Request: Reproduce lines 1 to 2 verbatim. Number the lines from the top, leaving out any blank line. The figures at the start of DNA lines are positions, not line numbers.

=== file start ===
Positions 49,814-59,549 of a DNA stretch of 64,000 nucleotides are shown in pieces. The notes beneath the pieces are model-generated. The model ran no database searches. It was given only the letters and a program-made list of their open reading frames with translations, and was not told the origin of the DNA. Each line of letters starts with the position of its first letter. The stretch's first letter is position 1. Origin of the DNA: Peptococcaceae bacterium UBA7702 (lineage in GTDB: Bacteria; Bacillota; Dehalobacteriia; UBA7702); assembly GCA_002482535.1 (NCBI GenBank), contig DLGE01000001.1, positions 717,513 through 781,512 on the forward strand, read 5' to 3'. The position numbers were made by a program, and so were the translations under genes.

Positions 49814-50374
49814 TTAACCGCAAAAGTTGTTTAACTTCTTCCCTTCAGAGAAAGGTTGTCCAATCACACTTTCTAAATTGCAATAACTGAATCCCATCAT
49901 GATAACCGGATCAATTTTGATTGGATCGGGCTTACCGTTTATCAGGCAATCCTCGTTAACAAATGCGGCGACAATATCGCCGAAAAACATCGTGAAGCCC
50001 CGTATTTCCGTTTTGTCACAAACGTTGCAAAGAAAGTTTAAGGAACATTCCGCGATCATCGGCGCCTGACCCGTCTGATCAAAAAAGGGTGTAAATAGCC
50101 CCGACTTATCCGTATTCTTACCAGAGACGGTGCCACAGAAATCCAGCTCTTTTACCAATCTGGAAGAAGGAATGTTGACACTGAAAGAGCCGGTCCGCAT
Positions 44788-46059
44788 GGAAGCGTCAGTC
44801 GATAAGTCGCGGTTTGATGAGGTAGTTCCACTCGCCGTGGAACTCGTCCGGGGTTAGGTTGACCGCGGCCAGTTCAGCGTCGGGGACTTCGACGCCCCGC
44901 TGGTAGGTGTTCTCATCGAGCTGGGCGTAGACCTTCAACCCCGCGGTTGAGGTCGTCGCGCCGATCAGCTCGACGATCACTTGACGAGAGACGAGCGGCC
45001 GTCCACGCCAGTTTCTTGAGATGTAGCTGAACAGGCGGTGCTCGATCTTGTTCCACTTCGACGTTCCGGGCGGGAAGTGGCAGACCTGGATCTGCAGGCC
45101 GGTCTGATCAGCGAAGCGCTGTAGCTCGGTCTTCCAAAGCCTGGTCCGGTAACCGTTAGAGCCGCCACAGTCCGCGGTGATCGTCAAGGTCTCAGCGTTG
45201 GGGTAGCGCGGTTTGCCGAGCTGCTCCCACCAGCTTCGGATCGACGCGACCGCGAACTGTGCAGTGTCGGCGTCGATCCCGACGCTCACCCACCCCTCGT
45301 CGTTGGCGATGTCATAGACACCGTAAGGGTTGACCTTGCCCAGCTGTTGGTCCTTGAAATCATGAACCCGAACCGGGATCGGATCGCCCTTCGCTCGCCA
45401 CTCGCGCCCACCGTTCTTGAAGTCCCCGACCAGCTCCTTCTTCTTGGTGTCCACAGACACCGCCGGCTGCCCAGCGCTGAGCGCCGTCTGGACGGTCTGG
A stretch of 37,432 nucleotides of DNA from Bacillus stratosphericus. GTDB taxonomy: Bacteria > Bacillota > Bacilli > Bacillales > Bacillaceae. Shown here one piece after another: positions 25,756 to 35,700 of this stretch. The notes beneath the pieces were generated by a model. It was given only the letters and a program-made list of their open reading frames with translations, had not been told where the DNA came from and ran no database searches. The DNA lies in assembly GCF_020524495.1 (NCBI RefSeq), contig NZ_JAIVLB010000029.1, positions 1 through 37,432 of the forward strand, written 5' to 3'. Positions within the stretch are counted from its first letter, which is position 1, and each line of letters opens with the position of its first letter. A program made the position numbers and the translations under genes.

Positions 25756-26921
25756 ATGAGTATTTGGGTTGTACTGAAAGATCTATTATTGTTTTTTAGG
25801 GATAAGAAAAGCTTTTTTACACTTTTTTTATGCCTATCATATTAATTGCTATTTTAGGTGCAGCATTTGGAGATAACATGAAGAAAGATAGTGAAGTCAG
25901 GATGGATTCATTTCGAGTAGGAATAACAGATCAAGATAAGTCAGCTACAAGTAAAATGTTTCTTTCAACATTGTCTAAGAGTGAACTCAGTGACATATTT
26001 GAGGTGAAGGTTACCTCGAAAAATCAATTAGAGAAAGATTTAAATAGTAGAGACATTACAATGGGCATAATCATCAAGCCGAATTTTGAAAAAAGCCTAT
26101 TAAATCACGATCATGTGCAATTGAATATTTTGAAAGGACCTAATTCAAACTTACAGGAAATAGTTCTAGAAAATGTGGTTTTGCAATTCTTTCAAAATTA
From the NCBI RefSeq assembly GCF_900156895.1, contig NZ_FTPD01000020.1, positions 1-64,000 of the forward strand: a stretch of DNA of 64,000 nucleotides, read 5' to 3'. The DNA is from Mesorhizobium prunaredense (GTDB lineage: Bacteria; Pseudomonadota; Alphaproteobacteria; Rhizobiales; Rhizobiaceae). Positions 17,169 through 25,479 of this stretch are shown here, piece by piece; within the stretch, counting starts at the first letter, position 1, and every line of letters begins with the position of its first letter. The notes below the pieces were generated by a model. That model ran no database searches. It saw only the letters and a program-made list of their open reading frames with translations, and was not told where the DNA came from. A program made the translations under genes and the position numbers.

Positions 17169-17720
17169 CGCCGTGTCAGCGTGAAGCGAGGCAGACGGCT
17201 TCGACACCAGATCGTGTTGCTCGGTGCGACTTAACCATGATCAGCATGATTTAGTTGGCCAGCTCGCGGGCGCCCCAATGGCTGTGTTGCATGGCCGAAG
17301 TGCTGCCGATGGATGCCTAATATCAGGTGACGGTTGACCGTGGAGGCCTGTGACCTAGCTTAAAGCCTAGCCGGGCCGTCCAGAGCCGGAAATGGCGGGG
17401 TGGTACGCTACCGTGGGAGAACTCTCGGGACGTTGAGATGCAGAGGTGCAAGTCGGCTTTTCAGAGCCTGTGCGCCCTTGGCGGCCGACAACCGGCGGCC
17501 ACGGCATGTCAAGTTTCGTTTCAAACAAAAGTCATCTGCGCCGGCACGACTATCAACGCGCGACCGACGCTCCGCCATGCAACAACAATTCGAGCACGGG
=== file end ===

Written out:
Positions 49,814-59,549 of a DNA stretch of 64,000 nucleotides are shown in pieces. The notes beneath the pieces are model-generated. The model ran no database searches. It was given only the letters and a program-made list of their open reading frames with translations, and was not told the origin of the DNA. Each line of letters starts with the position of its first letter. The stretch's first letter is position 1. Origin of the DNA: Peptococcaceae bacterium UBA7702 (lineage in GTDB: Bacteria; Bacillota; Dehalobacteriia; UBA7702); assembly GCA_002482535.1 (NCBI GenBank), contig DLGE01000001.1, positions 717,513 through 781,512 on the forward strand, read 5' to 3'. The position numbers were made by a program, and so were the translations under genes.

Positions 49814-50374